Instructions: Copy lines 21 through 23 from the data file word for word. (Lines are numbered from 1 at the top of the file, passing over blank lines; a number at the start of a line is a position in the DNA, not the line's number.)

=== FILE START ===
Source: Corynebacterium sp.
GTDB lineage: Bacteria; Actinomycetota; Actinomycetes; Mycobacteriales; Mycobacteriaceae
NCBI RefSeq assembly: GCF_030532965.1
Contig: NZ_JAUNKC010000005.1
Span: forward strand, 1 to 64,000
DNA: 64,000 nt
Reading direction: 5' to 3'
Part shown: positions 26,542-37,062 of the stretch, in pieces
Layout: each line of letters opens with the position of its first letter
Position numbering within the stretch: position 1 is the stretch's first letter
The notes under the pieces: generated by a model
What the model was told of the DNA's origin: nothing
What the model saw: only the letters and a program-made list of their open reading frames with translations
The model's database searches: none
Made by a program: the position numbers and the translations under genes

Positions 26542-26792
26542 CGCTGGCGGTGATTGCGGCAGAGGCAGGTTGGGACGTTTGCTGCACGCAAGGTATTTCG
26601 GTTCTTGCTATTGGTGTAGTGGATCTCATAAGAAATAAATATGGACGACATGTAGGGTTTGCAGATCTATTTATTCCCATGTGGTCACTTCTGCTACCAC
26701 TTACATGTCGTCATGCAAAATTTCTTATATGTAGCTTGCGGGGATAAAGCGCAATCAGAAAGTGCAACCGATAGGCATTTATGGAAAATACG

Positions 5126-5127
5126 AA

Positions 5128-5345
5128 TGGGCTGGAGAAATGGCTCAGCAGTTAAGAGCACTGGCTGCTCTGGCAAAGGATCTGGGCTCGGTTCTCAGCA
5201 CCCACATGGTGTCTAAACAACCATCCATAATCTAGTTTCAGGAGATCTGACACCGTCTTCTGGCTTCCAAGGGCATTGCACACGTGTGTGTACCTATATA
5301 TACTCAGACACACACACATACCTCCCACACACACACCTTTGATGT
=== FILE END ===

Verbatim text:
5126 AA

Positions 5128-5345
5128 TGGGCTGGAGAAATGGCTCAGCAGTTAAGAGCACTGGCTGCTCTGGCAAAGGATCTGGGCTCGGTTCTCAGCA